• Users Online: 151
  • Print this page
  • Email this page
Export selected to
Reference Manager
Medlars Format
RefWorks Format
BibTex Format
   Table of Contents - Current issue
July-September 2021
Volume 5 | Issue 3
Page Nos. 235-348

Online since Tuesday, September 7, 2021

Accessed 9,269 times.

PDF access policy
Journal allows immediate open access to content in HTML + PDF
View as eBookView issue as eBook
Access StatisticsIssue statistics
Hide all abstracts  Show selected abstracts  Export selected to  Add to my list

Microbiological profile, antibiogram, and risk factors of patients with diabetic foot infections: A systemic metaanalysis Highly accessed article p. 235
Fatima H Kadhim, Suhad Hadi Mohammed
Background: Diabetic foot ulcer (DFU) is considered a major social and economic problem, and it is also known as a leading cause of morbidity and mortality. Patients with DFUs frequently require amputation of the lower limbs, and in more than half of the cases, infection is the predominant factor. The aim of this systemic review is to highlight the risk factors such as age and gender associated with DFU infections, whether the infection is caused by single bacteria or polymicrobial infection and what is the most prevalent bacteria and their susceptibility pattern to currently used antibiotics. Methods: Three databases were searched from December 2020 to February 2021 including PubMed, Hinari, and Google Scholar. A total of 12 articles were included in the current meta-analysis. Results: Higher frequency of DFU in males than in females and maximum number of DFU mostly occur within the age group 40–60 years was reported. Monomicrobial infections in DFU were higher than monomicrobial infection. Escherichia coli, Pseudomonas, and Staphylococcus aureus were the most prominent microorganism. The higher grades of the DFUs were infected with more than one organism. High resistance rates of the isolated bacteria to the most commonly used antibiotics were documented and there were alarming growing resistance rate to Carbapenems which were considered the most effective Antibiotics nowadays. Conclusions: DFU infections are one of the major social and economic problems. There is an urgent need for continuous antibiotic sensitivity testing for the isolated bacteria to choose the appropriate antibiotics during the management and limit the spreading of multidrug-resistant bacteria and reduce the burden of health-care cost.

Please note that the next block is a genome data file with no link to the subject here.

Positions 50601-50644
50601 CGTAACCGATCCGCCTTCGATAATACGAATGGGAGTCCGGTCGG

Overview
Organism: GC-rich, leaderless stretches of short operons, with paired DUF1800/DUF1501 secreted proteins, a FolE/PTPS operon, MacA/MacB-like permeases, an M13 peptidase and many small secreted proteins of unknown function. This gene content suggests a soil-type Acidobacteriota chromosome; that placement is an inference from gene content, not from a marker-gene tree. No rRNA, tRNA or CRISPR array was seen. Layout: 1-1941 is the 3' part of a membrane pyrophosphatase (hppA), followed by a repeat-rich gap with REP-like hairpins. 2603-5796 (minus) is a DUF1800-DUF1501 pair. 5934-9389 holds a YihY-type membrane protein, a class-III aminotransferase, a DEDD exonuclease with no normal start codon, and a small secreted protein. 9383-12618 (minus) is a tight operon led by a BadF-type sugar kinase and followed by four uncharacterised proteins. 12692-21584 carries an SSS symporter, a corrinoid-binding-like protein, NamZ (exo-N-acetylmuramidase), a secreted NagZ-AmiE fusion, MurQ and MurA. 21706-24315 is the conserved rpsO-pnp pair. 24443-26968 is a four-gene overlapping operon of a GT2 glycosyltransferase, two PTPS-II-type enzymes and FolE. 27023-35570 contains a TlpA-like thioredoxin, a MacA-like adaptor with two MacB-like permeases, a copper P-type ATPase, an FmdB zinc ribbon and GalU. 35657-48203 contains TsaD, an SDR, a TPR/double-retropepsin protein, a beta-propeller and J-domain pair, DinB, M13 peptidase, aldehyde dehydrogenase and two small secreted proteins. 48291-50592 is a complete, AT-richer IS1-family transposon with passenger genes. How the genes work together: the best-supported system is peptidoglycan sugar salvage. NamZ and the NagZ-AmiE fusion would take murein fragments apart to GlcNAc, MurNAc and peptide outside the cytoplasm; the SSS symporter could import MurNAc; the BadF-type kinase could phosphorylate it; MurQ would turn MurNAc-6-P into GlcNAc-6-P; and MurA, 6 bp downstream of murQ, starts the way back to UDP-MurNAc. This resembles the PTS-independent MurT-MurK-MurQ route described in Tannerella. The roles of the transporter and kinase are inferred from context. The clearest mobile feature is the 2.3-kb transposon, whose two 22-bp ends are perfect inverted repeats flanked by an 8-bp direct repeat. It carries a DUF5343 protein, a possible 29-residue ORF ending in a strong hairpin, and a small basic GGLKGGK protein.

[ABSTRACT]  [HTML Full text]  [PDF]  [Mobile Full text]  [EPub]  [Sword Plugin for Repository]Beta

A review on biomarkers in clinical osteoporosis - Significance of hydroxyproline p. 245
Soumya Adugani, Gurupadayya Bannimath, Purushothama Sastry
Osteoporosis is a chronic disorder in both men and women, where it decreases the bone quality and quantity, which may lead to a fall in bone mass density. It mostly occurs because of reduced peak bone mass or excessive formation or resorption during bone remodeling. Various degradation products of bone collagen are pyridinoline (Pyr), deoxypyridinoline, N-terminal telopeptides, and hydroxyproline (Hyp), which are excreted in the urine. Among that, Hyp is a crucial biomarker used to correlate osteoporosis condition. An overview of all the biomarkers and the signed note of Hyp with different analytical methods are provided in the current piece of work. To quantify amounts in biological samples, various methods have been developed for Hyp analysis, such as the colorimetric technique, gas chromatography, gas chromatography-mass spectrometry, and widely used high-performance liquid chromatography tests to detect the concentration of Hyp in different matrices. This review states the importance of biomarkers and Hyp's significance for detecting osteoporosis, clinical manifestation, and different analytical methods for Hyp. The study indicates that hydroxyproline is a unique biomarker used to detect osteoporosis. It is also showing the clinical manifestation of osteoporosis and discussed different analytical methods for hydroxyproline.
[ABSTRACT]  [HTML Full text]  [PDF]  [Mobile Full text]  [EPub]  [Sword Plugin for Repository]Beta

Nanocurcumin: Potential natural alkaloid against oral squamous cell carcinoma p. 252
Rachael Jahander Khodabux, Venkatachalam Deepa Parvathi, Thamizhchelvan Harikrishnan
Oral cancer has high mortality and morbidity. The traditional treatment of oral squamous cell carcinoma (OSCC) is often a combination of surgery, chemotherapy, and radiation. Curcumin is a natural alkaloid used for centuries against various ailments including cancer. Nanotechnology has its profound application in the diagnosis/prognosis and for therapeutics in cancer. In therapeutics, nanotechnology can convey site-specific delivery of pharmaceutical agents by conferring new properties to the agents and only targeting the drugs to the tumor site, thus reducing systemic toxicity. The encapsulation of curcumin into polymeric nanoparticles seems to be beneficial, since it allows the administration of curcumin hydrophobic drug as an aqueous dispersion. Curcumin reports to inhibit cell proliferation and apoptosis in head-and-neck squamous cell carcinoma and suppresses OSCC cell growth. Most research studies conducted have focused on the anticancer properties of bulk curcumin and its application in adjuvant therapy. The challenge that bulk curcumin poses in terms of its limited uptake and permeability into tissues cannot be ruled out. The possible efficacy of nanocurcumin its effects on OSCC cell line has not been explored adequately. This study aims to review and assess the efficacy of nanocurcumin and its potential as a natural alkaloid against OSCC.